Mark Galante's Blog
Buying a home will likely be the most important and expensive purchase you ever make. And, although that might seem like a scary commitment, it’s one well worth it. It’s an investment in your future. There are many benefits or perks that come with owning a home.
Equity: Owning your own home typically comes with gaining equity. Every month that you pay your mortgage, you are increasing your equity. And as long as the market continue upwards, your home and the equity you’ve gained will hold significant value.
Privacy: Privacy is a large perk of owning your own home. This is more so possible when owning a single-family home in a rural location, but many duplexes and condos also provide opportunities for privacy. And in many cases, since you own the home,you can put up your own privacy such as planting arborvitae trees along your properties edge.
Tax Advantages: One of the biggest perks when owning a home is the ability to deduct mortgage interest on your federal income taxes. This will be a significant amount for the first few years of your mortgage, making this a huge benefit. Although, the amount of interest paid decreases over the years, there will still be deductible interest paid in the last few years of your mortgage.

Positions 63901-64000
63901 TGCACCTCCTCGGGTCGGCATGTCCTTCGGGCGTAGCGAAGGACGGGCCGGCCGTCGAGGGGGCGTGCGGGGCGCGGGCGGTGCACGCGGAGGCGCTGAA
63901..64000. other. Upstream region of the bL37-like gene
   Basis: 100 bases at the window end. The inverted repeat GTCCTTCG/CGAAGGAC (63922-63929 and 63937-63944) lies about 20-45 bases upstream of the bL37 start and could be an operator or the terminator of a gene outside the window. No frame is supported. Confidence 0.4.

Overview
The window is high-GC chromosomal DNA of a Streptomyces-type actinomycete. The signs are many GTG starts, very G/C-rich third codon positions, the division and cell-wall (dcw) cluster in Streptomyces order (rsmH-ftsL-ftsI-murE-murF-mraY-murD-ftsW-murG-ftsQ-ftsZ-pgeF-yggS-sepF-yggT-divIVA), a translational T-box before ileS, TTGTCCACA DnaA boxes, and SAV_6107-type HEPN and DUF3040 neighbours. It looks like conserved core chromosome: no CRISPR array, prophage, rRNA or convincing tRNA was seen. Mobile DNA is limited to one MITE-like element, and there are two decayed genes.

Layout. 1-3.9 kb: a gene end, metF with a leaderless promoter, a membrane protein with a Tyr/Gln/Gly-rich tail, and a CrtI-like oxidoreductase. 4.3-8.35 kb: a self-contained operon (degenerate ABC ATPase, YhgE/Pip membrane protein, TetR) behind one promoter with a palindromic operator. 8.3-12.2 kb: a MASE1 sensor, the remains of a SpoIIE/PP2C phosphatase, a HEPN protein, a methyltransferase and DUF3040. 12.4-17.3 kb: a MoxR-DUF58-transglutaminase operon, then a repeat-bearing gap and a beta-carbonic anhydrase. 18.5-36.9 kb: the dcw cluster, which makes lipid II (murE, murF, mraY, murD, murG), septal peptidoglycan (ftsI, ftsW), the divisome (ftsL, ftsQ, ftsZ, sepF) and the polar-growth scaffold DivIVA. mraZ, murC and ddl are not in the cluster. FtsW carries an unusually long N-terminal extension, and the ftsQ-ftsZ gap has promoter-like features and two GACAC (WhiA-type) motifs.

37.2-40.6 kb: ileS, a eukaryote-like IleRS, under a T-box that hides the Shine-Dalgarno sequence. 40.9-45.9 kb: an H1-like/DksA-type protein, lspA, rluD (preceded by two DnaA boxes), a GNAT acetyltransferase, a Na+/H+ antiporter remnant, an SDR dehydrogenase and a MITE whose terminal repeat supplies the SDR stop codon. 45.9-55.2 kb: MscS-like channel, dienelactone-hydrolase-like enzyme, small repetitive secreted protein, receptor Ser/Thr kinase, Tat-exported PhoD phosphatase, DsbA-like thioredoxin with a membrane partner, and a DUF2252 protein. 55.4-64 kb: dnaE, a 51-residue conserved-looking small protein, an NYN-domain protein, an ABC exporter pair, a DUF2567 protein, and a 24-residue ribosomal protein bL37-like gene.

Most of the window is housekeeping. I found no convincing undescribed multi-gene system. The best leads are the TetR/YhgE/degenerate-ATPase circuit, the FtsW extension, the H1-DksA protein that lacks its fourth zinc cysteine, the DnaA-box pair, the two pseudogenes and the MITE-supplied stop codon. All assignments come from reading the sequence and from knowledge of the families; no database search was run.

Space: Houses will almost always provide you with more space than an apartment—and it will certainly have more space than your childhood bedroom. The space will be all yours, which means not having to share with other renters or your parents. Of course, home location and the market come into play here, but for the most part you will get more square footage for your money—as landlords charge high rents to cover things like water, electricity, snow removal, or still charge high rent prices and do not cover any of those other expenses.